Geeska Afrika Online

Ethiopia: African Standby Force to be Operational Early Next Year

ADDIS ABABA (HAN) November 1,2015. Public Diplomacy & Regional Security News. The newly established African Stand-by Force (ASF) consisting of brigades from the five continental blocs will start operating early next year. The 25,000-strong multinational force, African Union officials said, has started joint military exercise for the first time since its launch and will be ready by January.

The force was created for immediate and effective responses to crises arising in Africa. It seeks to curb reliance on foreign powers whose forces are deployed in Africa’s conflict zones.

Some African countries, mainly Zimbabwe, had been opposing European Union and other foreign power’s military interventions in Africa to stop it’s mushrooming conflicts.

The ASF will always be ready for deployment anywhere on the continent at short notice.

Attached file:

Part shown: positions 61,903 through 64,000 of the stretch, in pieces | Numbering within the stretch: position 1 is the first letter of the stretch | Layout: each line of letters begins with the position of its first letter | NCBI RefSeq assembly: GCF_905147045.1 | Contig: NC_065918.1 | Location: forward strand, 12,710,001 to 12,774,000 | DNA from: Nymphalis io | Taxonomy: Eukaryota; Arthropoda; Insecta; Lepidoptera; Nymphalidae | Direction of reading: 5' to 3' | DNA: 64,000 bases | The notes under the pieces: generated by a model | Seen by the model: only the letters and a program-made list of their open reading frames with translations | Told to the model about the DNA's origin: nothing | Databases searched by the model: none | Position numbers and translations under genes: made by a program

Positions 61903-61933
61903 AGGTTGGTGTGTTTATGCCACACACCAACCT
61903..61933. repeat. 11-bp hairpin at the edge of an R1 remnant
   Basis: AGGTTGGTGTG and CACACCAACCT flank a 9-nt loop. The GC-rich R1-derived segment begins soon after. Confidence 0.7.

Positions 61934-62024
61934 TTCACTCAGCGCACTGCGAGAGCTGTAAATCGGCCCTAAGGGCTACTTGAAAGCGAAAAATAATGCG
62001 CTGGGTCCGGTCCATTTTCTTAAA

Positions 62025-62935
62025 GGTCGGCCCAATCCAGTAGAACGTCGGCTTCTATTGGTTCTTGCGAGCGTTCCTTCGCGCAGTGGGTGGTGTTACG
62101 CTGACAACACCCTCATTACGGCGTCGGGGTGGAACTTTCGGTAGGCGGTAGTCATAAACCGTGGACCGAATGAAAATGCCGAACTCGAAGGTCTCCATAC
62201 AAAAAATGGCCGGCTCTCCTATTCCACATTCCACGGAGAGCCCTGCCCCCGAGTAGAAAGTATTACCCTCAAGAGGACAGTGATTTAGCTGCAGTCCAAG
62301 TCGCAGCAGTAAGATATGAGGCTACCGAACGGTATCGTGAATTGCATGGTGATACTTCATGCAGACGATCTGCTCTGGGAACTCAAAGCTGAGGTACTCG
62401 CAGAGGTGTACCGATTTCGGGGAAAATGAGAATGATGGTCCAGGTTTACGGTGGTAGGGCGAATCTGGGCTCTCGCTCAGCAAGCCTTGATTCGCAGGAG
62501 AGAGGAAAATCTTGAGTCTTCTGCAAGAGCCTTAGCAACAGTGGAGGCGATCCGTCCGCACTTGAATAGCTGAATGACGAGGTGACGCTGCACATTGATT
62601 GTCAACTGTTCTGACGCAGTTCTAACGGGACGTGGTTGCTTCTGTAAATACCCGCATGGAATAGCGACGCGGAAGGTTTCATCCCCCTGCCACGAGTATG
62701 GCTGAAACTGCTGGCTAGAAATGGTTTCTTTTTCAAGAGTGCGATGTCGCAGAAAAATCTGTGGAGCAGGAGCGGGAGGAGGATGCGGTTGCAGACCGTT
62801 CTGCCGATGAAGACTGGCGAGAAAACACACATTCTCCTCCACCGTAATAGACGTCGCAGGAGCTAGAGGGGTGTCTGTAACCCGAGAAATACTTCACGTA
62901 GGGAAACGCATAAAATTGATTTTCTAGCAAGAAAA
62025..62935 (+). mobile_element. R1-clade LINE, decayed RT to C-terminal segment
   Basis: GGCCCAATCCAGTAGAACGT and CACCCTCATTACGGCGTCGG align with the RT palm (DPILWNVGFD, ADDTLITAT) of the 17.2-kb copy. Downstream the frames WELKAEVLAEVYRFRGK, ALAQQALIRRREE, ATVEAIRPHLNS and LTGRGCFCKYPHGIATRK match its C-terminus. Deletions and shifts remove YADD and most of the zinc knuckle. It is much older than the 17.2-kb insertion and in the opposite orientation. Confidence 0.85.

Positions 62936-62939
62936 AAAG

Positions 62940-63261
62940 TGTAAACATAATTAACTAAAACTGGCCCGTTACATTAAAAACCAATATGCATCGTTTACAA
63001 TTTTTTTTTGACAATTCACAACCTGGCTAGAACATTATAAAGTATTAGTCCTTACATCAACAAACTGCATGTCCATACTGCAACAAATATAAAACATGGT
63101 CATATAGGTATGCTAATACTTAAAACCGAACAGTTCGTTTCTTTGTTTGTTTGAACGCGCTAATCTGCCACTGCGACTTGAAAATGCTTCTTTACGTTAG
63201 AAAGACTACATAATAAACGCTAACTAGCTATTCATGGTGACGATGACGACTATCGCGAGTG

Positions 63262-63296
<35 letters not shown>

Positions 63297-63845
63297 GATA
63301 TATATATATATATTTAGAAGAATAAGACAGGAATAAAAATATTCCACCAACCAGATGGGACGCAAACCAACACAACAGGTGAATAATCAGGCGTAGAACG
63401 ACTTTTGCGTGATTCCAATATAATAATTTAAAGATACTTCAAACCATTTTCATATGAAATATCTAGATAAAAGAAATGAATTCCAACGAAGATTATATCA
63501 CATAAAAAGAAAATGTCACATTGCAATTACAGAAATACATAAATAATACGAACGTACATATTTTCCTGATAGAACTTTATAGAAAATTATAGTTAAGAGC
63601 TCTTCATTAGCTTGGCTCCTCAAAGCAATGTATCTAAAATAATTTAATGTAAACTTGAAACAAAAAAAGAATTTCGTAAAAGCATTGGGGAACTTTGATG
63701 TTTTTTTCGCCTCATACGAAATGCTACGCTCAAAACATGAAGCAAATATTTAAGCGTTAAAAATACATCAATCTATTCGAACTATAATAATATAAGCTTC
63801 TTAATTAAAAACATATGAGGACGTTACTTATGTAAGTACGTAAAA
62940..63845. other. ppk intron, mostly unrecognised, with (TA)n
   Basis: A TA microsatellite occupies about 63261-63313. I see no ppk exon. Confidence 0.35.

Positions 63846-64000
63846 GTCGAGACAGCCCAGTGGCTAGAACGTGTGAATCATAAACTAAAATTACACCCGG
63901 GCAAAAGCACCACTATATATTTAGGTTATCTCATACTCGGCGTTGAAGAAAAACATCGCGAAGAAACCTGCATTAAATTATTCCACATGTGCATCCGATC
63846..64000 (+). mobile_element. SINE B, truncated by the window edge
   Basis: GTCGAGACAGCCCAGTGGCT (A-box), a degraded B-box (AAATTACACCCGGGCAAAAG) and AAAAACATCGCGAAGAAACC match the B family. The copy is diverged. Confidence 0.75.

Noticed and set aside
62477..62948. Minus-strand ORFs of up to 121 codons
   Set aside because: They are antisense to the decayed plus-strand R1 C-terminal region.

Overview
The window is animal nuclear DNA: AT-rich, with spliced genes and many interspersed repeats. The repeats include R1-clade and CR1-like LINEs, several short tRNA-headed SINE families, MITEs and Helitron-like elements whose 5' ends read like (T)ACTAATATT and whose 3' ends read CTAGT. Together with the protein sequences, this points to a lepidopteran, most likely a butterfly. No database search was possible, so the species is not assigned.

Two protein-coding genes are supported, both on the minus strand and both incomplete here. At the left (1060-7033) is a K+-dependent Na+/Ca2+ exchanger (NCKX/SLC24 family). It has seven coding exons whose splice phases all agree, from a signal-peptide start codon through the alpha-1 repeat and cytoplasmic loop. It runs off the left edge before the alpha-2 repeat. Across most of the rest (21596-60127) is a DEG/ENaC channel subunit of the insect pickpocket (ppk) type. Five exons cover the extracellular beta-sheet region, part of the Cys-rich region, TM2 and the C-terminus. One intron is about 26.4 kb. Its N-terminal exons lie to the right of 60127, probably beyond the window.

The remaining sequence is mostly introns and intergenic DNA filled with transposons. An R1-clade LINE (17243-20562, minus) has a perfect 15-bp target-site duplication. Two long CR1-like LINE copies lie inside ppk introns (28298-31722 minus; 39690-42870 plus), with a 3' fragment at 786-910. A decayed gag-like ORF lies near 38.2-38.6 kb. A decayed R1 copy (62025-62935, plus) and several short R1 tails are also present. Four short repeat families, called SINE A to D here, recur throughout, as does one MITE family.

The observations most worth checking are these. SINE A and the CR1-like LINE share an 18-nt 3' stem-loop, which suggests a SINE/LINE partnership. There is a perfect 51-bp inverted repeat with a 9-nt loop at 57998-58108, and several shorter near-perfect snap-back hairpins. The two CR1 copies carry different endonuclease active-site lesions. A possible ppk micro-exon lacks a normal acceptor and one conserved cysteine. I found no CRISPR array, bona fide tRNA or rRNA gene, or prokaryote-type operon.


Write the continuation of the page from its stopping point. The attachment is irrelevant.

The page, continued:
The rapid reaction force would be deployed to trouble spots around Africa up on request by a member states in order to restore peace and security. Parts of ASF’s mission reportedly include monitoring, observation and peace making and peace building support in post-conflict disarmament, demobilization and humanitarian assistance missions.

AU officials say ASF, the most critical component of the African Peace and Security Architecture will swiftly intervene in a member state if the 54-member body believes there are grave conflict circumstances with possible war crimes, genocide and other crimes against humanity.

The unified force, AU military experts told Sudan Tribune, would require an estimated up to $1 billion to finance its effective operation, which currently lacks critical funding.

ASF will depend almost entirely on development partners for funding as African countries are incapable to finance the unified force. Currently, the first round ASF military exercise is ongoing in South Africa and will continue until 5 November.

The operation is intended to evaluate the force’s readiness to respond to crises and monitor peacekeeping missions.

Source: sudantribune





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